Hepion discovers novel rencofilstat action in liver cancer

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Hepion Pharmaceuticals (NASDAQ:HEPA) reported new research findings that discovered a mechanism by which the company’s lead drug candidate, rencofilstat, may exert anti-cancer activity.

The research examined rencofilstat’s effect on certain DNA sequences’ open-closed state (gene expression occurs from open-state DNA sites, whereas genes within closed regions are silent) in two liver cancer cell lines.

Some 4,500 sites were altered within one hour of treatment in both cell lines, slightly more than a chemotherapeutic compound, azacytidine, known to alter DNA structure. The opening or closing effect depended on the cell line. Rencofilstat predominantly closed DNA in the cell line in which it also suppressed cell growth, suggesting that the drug candidate’s anti-cancer effect was in part due to DNA closure and gene silencing.

Furthermore, DNA sites that were opened by rencofilstat were enriched for several well-known tumor suppressor genes; whereas a tumor-promoting oncogene, NOTCH1, was predicted to be silenced by rencofilstat. Overall, changes in gene accessibility produced by rencofilstat favored an anti-cancer mode of action.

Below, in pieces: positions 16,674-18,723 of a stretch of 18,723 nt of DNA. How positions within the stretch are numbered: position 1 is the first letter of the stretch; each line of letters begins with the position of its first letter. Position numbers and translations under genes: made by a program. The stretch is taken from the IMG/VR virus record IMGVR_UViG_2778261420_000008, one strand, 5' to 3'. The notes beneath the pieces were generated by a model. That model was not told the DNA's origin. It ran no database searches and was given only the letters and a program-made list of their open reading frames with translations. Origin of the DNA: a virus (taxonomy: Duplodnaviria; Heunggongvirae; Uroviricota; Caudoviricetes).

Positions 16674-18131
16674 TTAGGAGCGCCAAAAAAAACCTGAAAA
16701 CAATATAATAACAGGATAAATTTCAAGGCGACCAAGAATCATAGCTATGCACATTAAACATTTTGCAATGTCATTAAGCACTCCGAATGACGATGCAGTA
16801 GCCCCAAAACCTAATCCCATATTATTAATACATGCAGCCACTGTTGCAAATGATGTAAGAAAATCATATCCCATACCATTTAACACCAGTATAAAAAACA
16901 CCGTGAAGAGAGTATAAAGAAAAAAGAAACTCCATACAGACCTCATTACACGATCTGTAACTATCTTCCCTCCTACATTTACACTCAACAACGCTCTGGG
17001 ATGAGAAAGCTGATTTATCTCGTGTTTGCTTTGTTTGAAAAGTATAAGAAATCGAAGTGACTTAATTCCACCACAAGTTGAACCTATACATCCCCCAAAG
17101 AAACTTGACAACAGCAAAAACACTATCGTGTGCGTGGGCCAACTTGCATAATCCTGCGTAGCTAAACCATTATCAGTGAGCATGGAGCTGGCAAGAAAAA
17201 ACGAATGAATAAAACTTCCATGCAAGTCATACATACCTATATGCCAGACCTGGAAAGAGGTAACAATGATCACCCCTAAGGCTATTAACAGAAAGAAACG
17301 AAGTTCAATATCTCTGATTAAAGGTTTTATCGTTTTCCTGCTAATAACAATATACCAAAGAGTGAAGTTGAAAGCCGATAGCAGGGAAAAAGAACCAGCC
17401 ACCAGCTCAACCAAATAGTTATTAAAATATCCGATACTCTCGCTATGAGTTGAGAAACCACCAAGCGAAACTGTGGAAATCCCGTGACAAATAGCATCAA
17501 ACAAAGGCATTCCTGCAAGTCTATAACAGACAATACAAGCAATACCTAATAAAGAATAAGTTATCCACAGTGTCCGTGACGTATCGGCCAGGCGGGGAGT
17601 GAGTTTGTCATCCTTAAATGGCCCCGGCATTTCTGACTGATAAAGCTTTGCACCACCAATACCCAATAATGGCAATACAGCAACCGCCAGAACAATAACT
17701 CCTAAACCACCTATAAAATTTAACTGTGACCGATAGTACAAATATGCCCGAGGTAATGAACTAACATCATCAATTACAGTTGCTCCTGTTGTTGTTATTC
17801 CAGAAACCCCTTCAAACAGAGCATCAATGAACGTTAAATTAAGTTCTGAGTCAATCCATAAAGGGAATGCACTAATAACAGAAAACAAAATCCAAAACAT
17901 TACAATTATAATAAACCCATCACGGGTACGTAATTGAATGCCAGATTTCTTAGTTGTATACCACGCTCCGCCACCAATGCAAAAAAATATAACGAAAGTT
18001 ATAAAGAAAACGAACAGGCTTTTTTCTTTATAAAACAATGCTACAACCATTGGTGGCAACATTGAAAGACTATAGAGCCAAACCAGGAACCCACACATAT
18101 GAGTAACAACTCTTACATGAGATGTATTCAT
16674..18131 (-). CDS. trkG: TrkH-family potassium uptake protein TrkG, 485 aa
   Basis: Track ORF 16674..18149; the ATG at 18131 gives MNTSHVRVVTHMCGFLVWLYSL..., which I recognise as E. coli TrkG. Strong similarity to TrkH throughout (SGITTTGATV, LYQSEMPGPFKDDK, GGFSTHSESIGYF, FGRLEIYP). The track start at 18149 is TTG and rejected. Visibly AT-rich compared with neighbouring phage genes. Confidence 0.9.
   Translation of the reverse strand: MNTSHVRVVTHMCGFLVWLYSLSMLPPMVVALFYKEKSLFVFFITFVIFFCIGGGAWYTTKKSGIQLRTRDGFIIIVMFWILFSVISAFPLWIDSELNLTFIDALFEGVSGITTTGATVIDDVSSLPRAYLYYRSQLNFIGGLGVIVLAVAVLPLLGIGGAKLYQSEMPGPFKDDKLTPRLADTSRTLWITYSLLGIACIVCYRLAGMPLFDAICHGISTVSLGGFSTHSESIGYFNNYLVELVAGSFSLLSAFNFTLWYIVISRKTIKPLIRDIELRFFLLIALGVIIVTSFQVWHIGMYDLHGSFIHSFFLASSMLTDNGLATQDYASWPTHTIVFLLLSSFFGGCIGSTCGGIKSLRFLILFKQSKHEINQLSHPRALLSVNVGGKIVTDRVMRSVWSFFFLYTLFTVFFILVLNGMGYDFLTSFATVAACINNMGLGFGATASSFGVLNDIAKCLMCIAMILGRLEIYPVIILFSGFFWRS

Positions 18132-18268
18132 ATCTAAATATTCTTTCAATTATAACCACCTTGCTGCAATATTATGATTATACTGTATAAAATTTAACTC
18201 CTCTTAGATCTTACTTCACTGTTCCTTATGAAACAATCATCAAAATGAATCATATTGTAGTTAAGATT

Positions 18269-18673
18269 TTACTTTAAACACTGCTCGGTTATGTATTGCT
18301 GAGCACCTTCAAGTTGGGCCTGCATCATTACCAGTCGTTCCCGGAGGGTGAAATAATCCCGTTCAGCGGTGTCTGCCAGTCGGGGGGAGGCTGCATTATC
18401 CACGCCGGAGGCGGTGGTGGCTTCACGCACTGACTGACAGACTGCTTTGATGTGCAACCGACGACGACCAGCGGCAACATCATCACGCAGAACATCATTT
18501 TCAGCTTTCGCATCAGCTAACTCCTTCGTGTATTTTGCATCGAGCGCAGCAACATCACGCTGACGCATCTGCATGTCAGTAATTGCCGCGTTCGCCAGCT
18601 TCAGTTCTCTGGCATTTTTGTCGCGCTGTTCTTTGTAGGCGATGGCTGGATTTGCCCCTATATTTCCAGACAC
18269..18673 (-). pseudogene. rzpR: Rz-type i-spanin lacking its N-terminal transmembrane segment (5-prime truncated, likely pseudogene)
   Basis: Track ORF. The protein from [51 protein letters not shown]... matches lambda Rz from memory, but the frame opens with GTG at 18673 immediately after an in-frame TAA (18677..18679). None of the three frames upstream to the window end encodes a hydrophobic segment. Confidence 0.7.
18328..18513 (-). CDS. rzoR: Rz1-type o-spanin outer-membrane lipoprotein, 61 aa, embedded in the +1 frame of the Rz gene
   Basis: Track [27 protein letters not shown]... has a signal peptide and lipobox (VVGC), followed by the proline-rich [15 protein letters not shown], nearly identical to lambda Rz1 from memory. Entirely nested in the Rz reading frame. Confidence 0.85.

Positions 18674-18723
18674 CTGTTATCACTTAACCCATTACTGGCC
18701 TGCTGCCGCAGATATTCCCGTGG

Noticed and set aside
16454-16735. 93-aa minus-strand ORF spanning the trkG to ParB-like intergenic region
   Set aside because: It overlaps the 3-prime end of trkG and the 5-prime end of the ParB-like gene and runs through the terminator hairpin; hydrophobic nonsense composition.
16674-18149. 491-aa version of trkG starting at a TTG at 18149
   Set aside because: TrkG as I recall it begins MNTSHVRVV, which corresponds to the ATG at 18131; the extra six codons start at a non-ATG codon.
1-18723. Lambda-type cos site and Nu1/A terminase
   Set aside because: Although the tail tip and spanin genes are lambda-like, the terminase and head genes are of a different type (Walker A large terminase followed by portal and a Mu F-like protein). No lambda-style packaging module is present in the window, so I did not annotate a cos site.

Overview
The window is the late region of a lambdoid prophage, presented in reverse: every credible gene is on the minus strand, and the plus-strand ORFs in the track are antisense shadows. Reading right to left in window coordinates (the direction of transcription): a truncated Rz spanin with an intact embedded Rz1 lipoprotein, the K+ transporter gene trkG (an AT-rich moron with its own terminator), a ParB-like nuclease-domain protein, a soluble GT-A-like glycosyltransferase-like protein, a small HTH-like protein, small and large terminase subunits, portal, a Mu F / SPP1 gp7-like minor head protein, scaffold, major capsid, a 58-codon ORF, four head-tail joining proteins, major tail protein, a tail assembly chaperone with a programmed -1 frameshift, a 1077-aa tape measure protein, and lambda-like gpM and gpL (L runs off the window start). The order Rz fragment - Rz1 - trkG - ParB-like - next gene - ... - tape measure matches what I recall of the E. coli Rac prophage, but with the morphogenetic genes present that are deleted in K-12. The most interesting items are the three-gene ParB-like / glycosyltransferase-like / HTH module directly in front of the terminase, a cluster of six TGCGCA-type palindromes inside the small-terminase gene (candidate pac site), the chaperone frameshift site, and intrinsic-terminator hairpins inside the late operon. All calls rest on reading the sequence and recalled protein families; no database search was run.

The company is planning follow-up experiments to further understand rencofilstat’s impact on cancer cell growth.

“Anti-tumor effects of rencofilstat and other cyclophilin inhibitors observed in many preclinical studies have been attributed to several mechanisms, but changes in DNA accessibility and especially those that potentially limit oncogenesis have never before been reported for this class of drug,” Dr. Daren Ure, Hepion’s CSO, said in a statement.

“Knowing now that rencofilstat can modify DNA chromatin structure and regulate what genes are turned on and off gives us new appreciation for the scope of rencofilstat’s actions,” he added.

Dr. Robert Foster, Hepion’s CEO, said that he believes rencofilstat may be well-positioned to offer a unique approach to treating both non-alcoholic steatohepatitis (NASH) and hepatocellular carcinoma (HCC), as the diseases are often intertwined. “These newest findings reported today strengthen our resolve to initiate Phase 2 HCC trials pending adequate financial resources. More broadly, rencofilstat’s cumulative properties – liver-targeting, antifibrotic, anti-cancer, antiviral – reinforce Hepion’s focus on two of the most serious liver diseases of the day, NASH and HCC.”

Rencofilstat previously received orphan drug designation for the treatment of NASH. Hepion has also received FDA clearance to begin a Phase 2 clinical trial of rencofilstat in HCC, which remains the most common type of liver cancer, accounting for up to 90% of all primary liver cancers.